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Still may thy spirit dwell on mine,
And teach it what to brave or brookThere's more in one soft word of thine Than in the world's defied rebuke.
Thou stood'st, as stands a lovely tree,
Its boughs above a monument.
The winds might rend-the skies might pour, But there thou wert--and still wouldst be Devoted in the stormiest hour
To shed thy weeping leaves o'er me.
But thou and thine shall know no blight,
For heaven in sunshine will requite
Then let the ties of baffled love
Be broken-thine will never break; Thy heart can feel-but will not move; Thy soul, though soft, will never shake
And these, when all was lost beside,
Were found and still are fix'd in thee ;-
And bearing still a breast so tried,
Earth is no desert- cv'n to me.
STANZAS TO AUGUSTA.4
THOUGH the day of my destiny's over,
The faults which so many could find;
Then when nature around me is smiling,
Because it reminds me of thine;
And when winds are at war with the ocean,
If their billows excite an emotion,
It is that they bear me from thee.
Though the rock of my last hope is shiver'd,
There is many a pang to pursue me:
They may crush, but they shall not contemn; They may torture but shall not subdue me; 'Tis of thee that I think--not of them."
Though human, thou didst not deceive me, Though woman, thou didst not forsake, Though loved, thou forborest to grieve me, Though slander'd, thou never couldst shake;
Though trusted, thou didst not disclaim me,
Yet I blame not the world, nor despise it,
From the wreck of the past, which hath perish'd,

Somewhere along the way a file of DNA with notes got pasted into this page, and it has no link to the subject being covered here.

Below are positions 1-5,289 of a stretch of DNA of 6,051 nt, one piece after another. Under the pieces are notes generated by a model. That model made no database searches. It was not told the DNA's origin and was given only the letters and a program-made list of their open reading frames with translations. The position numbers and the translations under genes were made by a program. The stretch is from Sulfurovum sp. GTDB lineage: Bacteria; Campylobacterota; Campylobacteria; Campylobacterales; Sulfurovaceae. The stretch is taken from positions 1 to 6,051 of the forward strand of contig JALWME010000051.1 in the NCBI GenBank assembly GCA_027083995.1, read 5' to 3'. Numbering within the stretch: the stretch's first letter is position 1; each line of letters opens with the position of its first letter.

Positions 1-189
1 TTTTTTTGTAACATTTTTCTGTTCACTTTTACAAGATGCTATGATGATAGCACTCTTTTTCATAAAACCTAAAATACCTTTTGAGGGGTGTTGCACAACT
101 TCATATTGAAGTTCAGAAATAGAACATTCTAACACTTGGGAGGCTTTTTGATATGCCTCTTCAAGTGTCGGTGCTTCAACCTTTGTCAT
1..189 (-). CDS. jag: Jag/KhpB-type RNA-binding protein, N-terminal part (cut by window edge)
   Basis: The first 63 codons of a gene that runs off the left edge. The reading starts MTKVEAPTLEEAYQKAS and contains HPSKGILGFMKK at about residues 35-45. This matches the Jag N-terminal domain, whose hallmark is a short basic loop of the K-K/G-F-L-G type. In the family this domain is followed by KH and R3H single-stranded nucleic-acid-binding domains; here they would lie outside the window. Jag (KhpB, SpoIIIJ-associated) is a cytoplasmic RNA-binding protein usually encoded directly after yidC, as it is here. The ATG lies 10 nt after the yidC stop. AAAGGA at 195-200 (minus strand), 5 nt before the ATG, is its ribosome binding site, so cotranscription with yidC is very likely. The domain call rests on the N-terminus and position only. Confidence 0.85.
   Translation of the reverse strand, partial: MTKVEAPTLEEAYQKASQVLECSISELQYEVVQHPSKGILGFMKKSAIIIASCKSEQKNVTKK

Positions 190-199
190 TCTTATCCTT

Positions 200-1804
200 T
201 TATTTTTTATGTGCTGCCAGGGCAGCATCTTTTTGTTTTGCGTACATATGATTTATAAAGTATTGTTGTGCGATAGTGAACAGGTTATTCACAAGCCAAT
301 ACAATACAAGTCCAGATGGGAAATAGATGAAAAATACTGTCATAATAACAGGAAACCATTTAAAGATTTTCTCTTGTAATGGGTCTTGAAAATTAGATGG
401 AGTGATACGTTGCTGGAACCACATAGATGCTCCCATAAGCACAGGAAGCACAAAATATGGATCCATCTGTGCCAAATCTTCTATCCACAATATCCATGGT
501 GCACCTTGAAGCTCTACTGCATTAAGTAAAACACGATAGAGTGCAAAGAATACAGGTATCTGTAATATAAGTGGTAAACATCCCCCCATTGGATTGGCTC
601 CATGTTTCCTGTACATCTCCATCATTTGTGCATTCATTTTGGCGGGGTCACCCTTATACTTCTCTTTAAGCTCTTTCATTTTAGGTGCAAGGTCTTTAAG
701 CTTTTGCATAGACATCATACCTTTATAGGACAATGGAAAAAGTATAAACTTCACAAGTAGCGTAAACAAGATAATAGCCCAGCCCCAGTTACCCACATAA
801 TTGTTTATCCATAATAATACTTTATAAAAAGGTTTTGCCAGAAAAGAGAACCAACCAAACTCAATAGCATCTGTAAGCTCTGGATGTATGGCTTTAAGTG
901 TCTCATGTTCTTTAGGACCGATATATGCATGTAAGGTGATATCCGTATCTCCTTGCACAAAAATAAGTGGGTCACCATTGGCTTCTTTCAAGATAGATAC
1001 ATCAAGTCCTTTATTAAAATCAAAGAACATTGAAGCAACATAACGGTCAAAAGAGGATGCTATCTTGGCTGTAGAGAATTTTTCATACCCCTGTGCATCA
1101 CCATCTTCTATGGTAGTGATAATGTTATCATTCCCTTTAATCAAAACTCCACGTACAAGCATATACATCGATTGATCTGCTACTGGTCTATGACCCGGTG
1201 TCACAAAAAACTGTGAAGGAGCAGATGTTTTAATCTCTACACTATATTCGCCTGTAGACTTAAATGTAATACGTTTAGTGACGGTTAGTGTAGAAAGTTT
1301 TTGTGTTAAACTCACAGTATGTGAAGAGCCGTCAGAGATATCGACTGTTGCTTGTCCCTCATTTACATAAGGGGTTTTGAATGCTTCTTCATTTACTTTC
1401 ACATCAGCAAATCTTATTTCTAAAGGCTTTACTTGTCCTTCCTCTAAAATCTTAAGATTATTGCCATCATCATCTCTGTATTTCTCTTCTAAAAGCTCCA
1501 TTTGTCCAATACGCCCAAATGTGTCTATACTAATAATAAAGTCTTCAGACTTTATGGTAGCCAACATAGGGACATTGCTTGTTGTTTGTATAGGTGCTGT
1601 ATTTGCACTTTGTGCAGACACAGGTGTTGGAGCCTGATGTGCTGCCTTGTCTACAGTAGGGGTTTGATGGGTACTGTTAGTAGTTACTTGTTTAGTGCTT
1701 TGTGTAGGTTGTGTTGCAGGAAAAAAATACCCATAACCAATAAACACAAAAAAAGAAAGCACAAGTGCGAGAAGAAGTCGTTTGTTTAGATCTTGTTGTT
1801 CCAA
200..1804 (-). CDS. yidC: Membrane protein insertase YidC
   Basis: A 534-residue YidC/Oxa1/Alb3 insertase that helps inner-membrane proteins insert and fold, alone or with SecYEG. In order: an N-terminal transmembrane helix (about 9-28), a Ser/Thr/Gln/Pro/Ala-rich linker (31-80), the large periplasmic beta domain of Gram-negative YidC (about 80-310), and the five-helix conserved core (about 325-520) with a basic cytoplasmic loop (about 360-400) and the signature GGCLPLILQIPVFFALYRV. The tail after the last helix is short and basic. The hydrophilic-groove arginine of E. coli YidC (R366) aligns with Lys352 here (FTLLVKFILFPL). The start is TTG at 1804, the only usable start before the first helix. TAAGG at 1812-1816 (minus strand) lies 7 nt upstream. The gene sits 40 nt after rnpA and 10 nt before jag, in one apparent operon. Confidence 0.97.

It hath taught me that what I most cherish'd
In the desert a fountain is springing,
In the wide waste there still is a tree,
July 24, 1816.
EPISTLE TO AUGUSTA.8
My sister! my sweet sistor! if a name
he first were nothing-had I still the last, It were the haven of my happiness;
But other claims and other ties thou hast,
Reversed for him our grandsire's fate of yore,→→ He had no rest at sea, nor I on shore.
If my inheritance of storms hath been
I have sustain'd my share of worldly shocks,
I have been cunning in mine overthrow,
Mine were my faults, and mine be their reward. My whole life was a contest, since the day That gave me being, gave me that which marr'd The gift,- -a fate, or will, that walk'd astray; And I at times have found the struggle hard, And thought of shaking off my bonds of clay : But now I fain would for a time survive, If but to see what next can well arrive.
Kingdoms and empires in my little day I have outlived, and yet I am not old; And when I look on this, the petty spray Of my own years of trouble, which have roll'd Like a wild bay of breakers, melts away: Something I know not what-does still uphold A spirit of slight patience;-not in vain, Even for its own sake, do we purchase pain.
Perhaps the workings of defiance stir
(For even to this may change of soul refer,
I feel almost at times as I have felt
In happy childhood; trees, and flowers, and brooks, Which do remember me of where I dwelt Ere my young mind was sacrificed to books, Come as of yore upon me, and can melt My heart with recognition of their looks; And even at moments I could think I see Some living thing to love-but none like thee.
Here are the Alpine landscapes which create
Is a brief feeling of a trivial date;
But something worthier do such scenes inspire:
For much I view which I could most desire,
Lovelier, not dearer, than our own of old.
Oh that thou wert but with me !-but I grow
The solitude which I have vaunted so
Has lost its praise in this but one regret;
There may be others which I less may show ;--
And the tide rising in my alter'd eye.